Hello, HG readers. I’ve been reading Liza Picard’s juicy social history of Restoration London. It is GRIPPING! Until now, I had only a hazy overview of the period, acquired during an undergraduate course on Restoration and Eighteenth Century literature. I loved the course but apart from a few gossipy snippets about Aphra Behn and the Earl of Rochester, I’d shed most of the details.
So when I ran across the phrase “the King’s Evil” in Picard’s book, I tripped over it. The what? “The King’s Evil” is another name for scrofula, a swelling of the lymph nodes in the neck. It’s often associated with tuberculosis. Apparently, the swelling itself is not painful but it is disfiguring and is further associated with fever, chills, and weight loss.
|image via wikipedia|
That’s interesting enough, but what has it to do with the king? Apparently, in both France and England, monarchs held ceremonies in which they laid healing hands on those suffering from scrofula. This was called “the royal touch”. It was both a demonstration of their paternal care for the people and an affirmation of their divine right to rule. The ceremonies included prayer and sometimes the gift of a gold coin or ribbon to the sufferer, a talisman of the king’s power.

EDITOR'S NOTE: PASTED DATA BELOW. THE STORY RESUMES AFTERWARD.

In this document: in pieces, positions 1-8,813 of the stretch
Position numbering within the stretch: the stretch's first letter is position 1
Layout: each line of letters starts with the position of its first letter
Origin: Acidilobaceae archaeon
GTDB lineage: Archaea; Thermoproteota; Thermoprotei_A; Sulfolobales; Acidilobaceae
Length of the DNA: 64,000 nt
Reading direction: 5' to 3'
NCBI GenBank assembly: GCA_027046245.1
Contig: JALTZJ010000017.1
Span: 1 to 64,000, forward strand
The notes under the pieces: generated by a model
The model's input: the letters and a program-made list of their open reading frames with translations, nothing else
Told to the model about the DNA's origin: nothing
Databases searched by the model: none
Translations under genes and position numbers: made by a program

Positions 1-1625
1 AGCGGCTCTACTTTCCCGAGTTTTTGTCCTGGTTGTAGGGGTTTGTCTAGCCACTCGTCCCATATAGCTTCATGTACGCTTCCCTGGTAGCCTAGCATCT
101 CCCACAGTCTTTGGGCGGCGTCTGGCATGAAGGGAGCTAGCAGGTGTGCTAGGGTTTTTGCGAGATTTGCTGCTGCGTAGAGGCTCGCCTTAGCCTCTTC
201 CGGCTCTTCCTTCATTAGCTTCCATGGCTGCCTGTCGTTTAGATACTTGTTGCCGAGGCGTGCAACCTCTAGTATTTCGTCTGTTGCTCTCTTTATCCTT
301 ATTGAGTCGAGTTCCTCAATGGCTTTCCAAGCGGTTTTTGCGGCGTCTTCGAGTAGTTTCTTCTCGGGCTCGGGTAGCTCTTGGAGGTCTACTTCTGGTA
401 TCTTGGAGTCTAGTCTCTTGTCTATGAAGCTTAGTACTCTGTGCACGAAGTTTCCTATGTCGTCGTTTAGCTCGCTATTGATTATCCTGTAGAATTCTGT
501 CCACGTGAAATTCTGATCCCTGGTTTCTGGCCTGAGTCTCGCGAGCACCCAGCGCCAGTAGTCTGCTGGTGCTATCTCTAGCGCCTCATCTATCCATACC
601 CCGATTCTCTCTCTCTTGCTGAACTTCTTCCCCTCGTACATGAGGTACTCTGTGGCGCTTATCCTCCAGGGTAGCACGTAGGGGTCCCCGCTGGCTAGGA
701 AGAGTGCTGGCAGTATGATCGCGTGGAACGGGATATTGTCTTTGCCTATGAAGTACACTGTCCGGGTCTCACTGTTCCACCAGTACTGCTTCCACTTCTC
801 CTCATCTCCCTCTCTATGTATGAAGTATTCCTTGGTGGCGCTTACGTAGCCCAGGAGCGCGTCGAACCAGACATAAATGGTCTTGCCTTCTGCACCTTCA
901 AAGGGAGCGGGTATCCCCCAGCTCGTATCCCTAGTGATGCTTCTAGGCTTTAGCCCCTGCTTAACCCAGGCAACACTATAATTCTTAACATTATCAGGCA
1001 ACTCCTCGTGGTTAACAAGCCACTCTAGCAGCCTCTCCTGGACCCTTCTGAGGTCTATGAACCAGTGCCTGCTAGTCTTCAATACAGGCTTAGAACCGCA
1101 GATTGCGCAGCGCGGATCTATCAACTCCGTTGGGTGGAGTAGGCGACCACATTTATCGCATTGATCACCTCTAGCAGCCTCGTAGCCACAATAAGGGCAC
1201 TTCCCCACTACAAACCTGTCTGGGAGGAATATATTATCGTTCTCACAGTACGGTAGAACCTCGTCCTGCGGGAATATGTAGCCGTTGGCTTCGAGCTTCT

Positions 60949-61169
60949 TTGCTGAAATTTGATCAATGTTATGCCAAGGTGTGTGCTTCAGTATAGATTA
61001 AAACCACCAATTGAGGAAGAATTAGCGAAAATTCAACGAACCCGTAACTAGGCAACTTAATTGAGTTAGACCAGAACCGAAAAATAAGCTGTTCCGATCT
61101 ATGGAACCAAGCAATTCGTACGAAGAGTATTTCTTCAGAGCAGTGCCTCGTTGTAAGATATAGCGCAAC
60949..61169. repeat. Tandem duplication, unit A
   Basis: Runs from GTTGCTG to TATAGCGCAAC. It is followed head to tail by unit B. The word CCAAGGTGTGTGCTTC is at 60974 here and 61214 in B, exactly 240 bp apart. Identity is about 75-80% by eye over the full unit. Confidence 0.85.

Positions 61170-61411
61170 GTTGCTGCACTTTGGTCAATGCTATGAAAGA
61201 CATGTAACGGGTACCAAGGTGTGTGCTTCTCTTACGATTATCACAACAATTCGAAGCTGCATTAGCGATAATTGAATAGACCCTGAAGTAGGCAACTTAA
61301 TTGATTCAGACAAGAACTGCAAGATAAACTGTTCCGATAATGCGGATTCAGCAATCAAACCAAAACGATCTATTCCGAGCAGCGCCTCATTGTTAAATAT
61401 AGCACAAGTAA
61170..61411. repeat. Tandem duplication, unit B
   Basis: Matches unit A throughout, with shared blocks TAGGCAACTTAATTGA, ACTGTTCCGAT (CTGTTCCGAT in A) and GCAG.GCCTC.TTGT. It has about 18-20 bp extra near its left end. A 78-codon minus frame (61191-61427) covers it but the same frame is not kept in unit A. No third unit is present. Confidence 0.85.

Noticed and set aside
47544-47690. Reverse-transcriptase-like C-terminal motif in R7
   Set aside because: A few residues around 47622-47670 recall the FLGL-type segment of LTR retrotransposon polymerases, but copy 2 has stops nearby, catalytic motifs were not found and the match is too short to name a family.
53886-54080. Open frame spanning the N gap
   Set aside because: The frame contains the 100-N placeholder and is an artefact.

Here’s an image of Charles II, England’s most enthusiastic practitioner of the royal touch. (This makes perfect sense: Charles II had a lot to prove, as a freshly restored king.) According to Picard, he held weekly ceremonies, kept up the practice when he travelled outside London, and touched about 4500 petitioners in each year of his reign!
|Charles II, administering the royal touch|
The last English monarch to practise the royal touch was Queen Anne. Her most famous “patient” was the young Samuel Johnson, who contracted scrofula as an infant. His family took him to St James’s Palace in March 1712, when he was two years old. Queen Anne took her healing duty seriously, usually fasting the day before the ceremony.
Predictably (to us), Queen Anne’s touched failed to cure Johnson. He later endured surgery that left him with permanent scars on his face and body.
To our minds, it might seem strange that so many people clamoured for the royal touch. There is a medical reason: scrofula is rarely fatal and often goes into remission on its own. If one’s remission coincides with the king’s touch, one has anecdotal proof that the royal hands can heal. If it doesn’t, one can always try the king again.
Beyond this, I’m fascinated by the royal touch because it’s a vivid reminder of how slowly popular beliefs change. By 1660, we’re well out of the Medieval era. Literary scholars would say that the “Early Modern” period is past, leaving us (presumably) in the modern world. Yet many traces of the Renaissance belief in magic remain. It’s a time when confusing things can be explained by mystery and miracle. The English people believe in astrology, witchcraft, divination – and the healing touch of a divinely appointed king.